The fighter Shelby “Girl” Walker is 5'7" tall, weighs 130 pounds, and her record is 7-4-1 (6 KOs). On August 26 in Providence, RI, Walker challenges Jaime “Hurricane” Clampitt (15-3-1, 6 KOs) for the vacant IBWF lightweight title.
Shelby Walker was born in Kingsville, Texas on February 27, 1975 and was athletic as a kid. She told me she was “sort of a tomboy.” Shelby joined the army at 18 and served five years in the military.
She was honorably discharged from the service and tried her hand at college. “But I needed more,” said the lightweight contender. “So I started training for mixed martial arts. It’s also known as Ultimate Fighting.” Shelby Walker paused. “Cage fighting, it’s called sometimes.”
Her background in Brazilian jiu jitsu and kickboxing was good training for MMA, “but I wanted to make a career out of fighting and it was impossible to do at the mixed martial arts fights, because there weren’t enough opponents,” Walker said, “and there weren’t enough opportunities.”
So Shelby looked to the sweet science.
“I met a promoter in Indiana who offered me a six-fight deal, on a small show, just boxing. So I moved to Indiana and had my six fights with him, and some others also, until I got recruited to American Top Team.”
American Top Team is located in Ft. Lauderdale, Florida, where Shelby Walker now lives and trains. I asked her about her trainer, Howard Davis Jr., the 1976 Olympic gold medalist, and how they hooked up.
“Howard Davis Jr. is the boxing coach on Top Team,” said Walker. “I had come to Florida for one of their shows, an Absolute Fighting Championship, a mixed martial arts show, and I was training for my world title fight with Emiko Raika. So I asked him if he could help me out and we trained together and he liked my heart and asked me to join the team.”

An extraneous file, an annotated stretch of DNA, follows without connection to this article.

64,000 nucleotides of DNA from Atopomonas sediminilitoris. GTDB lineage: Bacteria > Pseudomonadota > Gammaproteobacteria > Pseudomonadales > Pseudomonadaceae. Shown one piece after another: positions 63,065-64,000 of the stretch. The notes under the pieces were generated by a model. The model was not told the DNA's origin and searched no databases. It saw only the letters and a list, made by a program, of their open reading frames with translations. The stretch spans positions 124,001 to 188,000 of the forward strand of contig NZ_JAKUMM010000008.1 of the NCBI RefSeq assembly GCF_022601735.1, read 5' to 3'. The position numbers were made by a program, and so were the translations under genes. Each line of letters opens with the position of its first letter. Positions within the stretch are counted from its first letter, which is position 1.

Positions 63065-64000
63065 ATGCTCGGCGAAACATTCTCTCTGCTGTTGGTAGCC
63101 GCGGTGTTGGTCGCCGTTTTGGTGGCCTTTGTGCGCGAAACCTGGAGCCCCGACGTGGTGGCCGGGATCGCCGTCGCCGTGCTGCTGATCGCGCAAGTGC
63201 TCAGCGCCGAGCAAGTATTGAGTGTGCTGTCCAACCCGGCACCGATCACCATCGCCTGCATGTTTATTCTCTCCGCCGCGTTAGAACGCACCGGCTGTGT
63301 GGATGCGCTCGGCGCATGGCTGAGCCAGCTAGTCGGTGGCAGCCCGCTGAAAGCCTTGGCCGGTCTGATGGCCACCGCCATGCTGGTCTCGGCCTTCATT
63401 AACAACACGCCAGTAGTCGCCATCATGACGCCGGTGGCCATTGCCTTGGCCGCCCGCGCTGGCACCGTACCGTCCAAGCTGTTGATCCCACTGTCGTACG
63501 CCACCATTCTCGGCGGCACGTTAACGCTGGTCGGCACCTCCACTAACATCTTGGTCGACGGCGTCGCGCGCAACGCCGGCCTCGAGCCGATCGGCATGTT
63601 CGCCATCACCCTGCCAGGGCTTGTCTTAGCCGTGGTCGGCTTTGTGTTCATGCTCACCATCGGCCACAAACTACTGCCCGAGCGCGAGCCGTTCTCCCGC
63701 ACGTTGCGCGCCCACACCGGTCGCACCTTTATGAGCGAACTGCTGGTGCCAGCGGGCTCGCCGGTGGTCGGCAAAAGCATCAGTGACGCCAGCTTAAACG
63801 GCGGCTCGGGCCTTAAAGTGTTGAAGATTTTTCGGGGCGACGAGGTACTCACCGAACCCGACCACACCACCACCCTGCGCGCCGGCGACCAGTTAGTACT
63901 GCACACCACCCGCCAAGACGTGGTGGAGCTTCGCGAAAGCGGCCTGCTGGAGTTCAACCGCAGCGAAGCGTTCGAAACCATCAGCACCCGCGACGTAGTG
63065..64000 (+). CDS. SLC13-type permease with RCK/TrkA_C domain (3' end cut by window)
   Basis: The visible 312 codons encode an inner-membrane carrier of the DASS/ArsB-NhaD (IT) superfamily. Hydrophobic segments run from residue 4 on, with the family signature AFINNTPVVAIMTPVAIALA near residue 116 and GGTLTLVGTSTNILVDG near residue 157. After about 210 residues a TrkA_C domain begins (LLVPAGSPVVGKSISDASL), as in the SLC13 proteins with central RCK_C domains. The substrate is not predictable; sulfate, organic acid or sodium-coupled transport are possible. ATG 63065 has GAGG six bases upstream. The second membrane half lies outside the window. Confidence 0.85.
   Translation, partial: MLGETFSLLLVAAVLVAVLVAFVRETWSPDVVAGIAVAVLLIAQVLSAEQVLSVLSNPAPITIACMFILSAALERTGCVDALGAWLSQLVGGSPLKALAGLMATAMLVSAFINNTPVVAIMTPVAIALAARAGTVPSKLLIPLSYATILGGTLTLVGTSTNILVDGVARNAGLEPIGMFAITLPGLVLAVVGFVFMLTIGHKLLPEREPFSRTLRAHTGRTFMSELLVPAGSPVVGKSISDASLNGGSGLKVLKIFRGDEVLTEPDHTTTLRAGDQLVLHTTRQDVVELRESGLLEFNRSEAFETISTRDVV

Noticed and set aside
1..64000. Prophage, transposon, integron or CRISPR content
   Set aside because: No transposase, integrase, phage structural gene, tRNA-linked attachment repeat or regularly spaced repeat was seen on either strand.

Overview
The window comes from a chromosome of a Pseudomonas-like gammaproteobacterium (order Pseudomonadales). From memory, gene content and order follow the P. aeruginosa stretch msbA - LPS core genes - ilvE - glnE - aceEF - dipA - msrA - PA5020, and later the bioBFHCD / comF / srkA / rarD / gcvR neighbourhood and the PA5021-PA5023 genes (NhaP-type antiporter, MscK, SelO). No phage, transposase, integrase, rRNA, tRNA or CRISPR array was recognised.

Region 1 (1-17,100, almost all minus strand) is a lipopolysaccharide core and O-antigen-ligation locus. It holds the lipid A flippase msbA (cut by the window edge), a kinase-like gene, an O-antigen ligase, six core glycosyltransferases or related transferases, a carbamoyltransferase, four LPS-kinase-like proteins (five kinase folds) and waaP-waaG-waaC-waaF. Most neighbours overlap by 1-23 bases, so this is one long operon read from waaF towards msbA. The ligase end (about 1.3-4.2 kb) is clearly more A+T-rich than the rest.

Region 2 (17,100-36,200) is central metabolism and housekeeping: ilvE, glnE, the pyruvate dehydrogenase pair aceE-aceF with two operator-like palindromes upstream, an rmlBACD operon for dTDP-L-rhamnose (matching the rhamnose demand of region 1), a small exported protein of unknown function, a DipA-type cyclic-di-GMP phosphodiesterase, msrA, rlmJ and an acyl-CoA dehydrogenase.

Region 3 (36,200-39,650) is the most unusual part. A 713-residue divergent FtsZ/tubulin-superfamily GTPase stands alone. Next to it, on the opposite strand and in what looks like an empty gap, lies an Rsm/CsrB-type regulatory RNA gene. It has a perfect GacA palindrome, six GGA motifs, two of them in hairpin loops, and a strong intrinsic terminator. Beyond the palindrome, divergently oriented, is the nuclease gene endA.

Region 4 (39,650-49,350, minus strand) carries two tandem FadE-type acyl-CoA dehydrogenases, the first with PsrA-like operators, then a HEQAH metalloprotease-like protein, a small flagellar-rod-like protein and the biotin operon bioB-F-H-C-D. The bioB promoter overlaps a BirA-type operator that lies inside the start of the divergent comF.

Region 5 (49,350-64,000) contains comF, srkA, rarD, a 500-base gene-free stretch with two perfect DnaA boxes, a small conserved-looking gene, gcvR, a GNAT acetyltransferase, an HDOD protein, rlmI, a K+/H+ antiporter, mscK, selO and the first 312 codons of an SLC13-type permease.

I asked Davis about turning Shelby into a boxer.
“I discussed with her what she wanted to do and [told her] she’s got to make a choice,” Walker’s trainer said, “because if you do one sport you’re taking away from the other sport. So she had to make up her mind what she wanted to do. And for right about eight months straight she’s been concentrating on boxing.”
And how’s that going?
“She just came from California about 2½ months ago,” Davis said. “She knocked out a very tough girl in the sixth round, a Mexican girl out of California, and she showed me a lotta heart. That was our first professional boxing match together and she showed a lot of promise in that fight. She showed me what she was made of. [Since I’ve been training her] she’s developed even more power out of her right hand, she’s developed the right hook, and she’s developed the defense, something she didn’t have before. She’s got head movement. She got feet movement now. I tell you, this girl … you can’t get near her.”
There are some differences between mixed martial arts and the good old Marquis of Queensberry. I wondered if Shelby could describe them.
“First of all,” she said, “in mixed martial arts if you go to the ground, obviously you keep fighting. It involves a lot more than just boxing. It’s knees. It’s kicks. It’s grappling. It’s wrestling. The biggest difference is I don’t believe you can give as many blows to the head in mixed martial arts. But the ones you do take are with 4 oz. gloves, as opposed to 10 oz. gloves, so it’s kinda comparable.”
For those who haven’t seen her fight, I asked Walker to describe her style.
“I press the action,” she said. “I get bored if there’s nothing going on. I press the action and I’m a very heavy hitter.”
“She’s a very determined fighter,” Davis added. “She hits very hard with the right hand. I can’t see this fight going past five or six rounds. [Clampitt] is a little buzz saw. She comes straight at you – and that’s what we want. She doesn’t have much defense, takes a lotta punches. So we’re working on [Shelby’s] jab. You’re gonna look for a lotta jabs in this fight, to keep that girl at bay and frustrate her. The jab is going to make her blink. The right hand is going to be right behind that jab. And when that happens, you can say goodnight Irene.”
Or, come August 26 in Providence, goodnight Jaime.
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